Second, it takes the body a really long time to flush all of the chloroquine out. Even if you take the correct dose of chloroquine, the build up of it in the body over many years might still cause damage. For example, chloroquine is especially harmful to the eyes and can cause vision loss with long-term use. No one should take it without having regular eye checks.
The science around chloroquine and Covid-19 is so far inconclusive. Chloroquine and hydroxychoroquine have been tested against the novel coronavirus, both in the lab, and in patients. But none of the studies so far show convincing evidence that chloroquine or hydroxychloroquine work against Covid-19.
For example, the patient study claiming hydroxychloroquine is effective in Covid-19 didn’t use a control group. This means we don’t know if the results would have been any different without giving hydroxychloroquine. For now, the US Society of Critical Care Medicines has said there isn’t sufficient evidence to recommend the use of chloroquine or hydroxychloroquine in critically ill adults with Covid-19.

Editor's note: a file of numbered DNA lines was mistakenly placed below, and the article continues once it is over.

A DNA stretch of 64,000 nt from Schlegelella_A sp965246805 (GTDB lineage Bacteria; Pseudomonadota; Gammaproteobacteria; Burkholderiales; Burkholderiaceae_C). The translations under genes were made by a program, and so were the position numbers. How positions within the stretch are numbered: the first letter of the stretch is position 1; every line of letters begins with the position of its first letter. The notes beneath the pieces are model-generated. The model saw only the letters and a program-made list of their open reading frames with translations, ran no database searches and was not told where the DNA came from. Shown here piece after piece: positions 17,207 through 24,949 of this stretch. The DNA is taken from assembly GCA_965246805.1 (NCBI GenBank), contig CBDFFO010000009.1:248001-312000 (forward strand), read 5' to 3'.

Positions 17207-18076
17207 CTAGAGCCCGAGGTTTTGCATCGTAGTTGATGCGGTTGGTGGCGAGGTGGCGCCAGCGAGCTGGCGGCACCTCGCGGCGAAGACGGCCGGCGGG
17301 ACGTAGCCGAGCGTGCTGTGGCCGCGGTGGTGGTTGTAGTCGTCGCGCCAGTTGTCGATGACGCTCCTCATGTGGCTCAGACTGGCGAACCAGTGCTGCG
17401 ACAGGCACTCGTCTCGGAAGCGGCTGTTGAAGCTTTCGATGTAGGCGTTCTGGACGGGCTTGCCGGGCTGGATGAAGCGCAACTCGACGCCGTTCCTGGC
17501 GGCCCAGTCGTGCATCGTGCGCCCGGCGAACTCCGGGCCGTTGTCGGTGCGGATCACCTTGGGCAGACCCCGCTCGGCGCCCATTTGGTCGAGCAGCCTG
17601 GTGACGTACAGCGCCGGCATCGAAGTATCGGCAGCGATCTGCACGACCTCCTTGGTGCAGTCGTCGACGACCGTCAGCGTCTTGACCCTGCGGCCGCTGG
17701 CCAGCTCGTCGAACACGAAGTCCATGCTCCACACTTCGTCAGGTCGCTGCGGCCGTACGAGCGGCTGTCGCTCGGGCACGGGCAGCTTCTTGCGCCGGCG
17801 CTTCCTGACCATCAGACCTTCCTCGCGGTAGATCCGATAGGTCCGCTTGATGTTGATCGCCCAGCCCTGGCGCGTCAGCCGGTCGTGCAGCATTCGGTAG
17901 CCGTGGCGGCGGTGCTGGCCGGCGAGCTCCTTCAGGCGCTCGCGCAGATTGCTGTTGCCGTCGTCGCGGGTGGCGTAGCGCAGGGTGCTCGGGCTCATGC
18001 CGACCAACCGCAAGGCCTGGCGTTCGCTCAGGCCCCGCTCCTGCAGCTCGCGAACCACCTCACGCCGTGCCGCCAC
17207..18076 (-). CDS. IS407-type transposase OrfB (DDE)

This doesn’t mean chloroquine is no longer being explored in patient trials. There are numerous ongoing studies looking at the effect of different drugs on the virus, including chloroquine and hydroxychloroquine. Some hospitals are also publishing guidelines for their staff, which include the use of both drugs in treating patients with Covid-19 and lower respiratory tract infections. But from a scientific angle, there’s still reason to be cautious until these trials are finished and the results are known.
Well it finally happened to me.
A dentist just tried to call in scripts for hydroxychloroquine + azithromycin for himself, his wife, & another couple (friends).
I have patients with lupus that have been on HCQ for YEARS and now can’t get it because it’s on backorder.
— Katherine Rowland (@DRxKatherine) March 22, 2020
Because of the media attention on these prescription drugs, chloroquine and hydroxychloroquine are now in short supply for patients who need them to treat their rheumatoid arthritis and lupus. Even more worrying are reports on Twitter and in the media that healthcare workers are self-prescribing them to their own friends and family. This hoarding of medicines for personal use has been called out by state pharmacy boards in the US.
If either chloroquine or hydroxychloroquine is found to be useful for Covid-19, it would need to be given by doctors monitoring patients closely to make sure the dose is right to avoid patient harm. Getting these drugs in a hospital setting under the care of doctors is quite different to deciding to buy and use them at home without supervision.
No one should be self-treating with chloroquine or hydroxychloroquine for Covid-19 as there is currently no proof they can cure the infection – and accidental harm is more likely if they are used in this way.
Parastou Donyai is a professor of social and cognitive pharmacy at the University of Reading.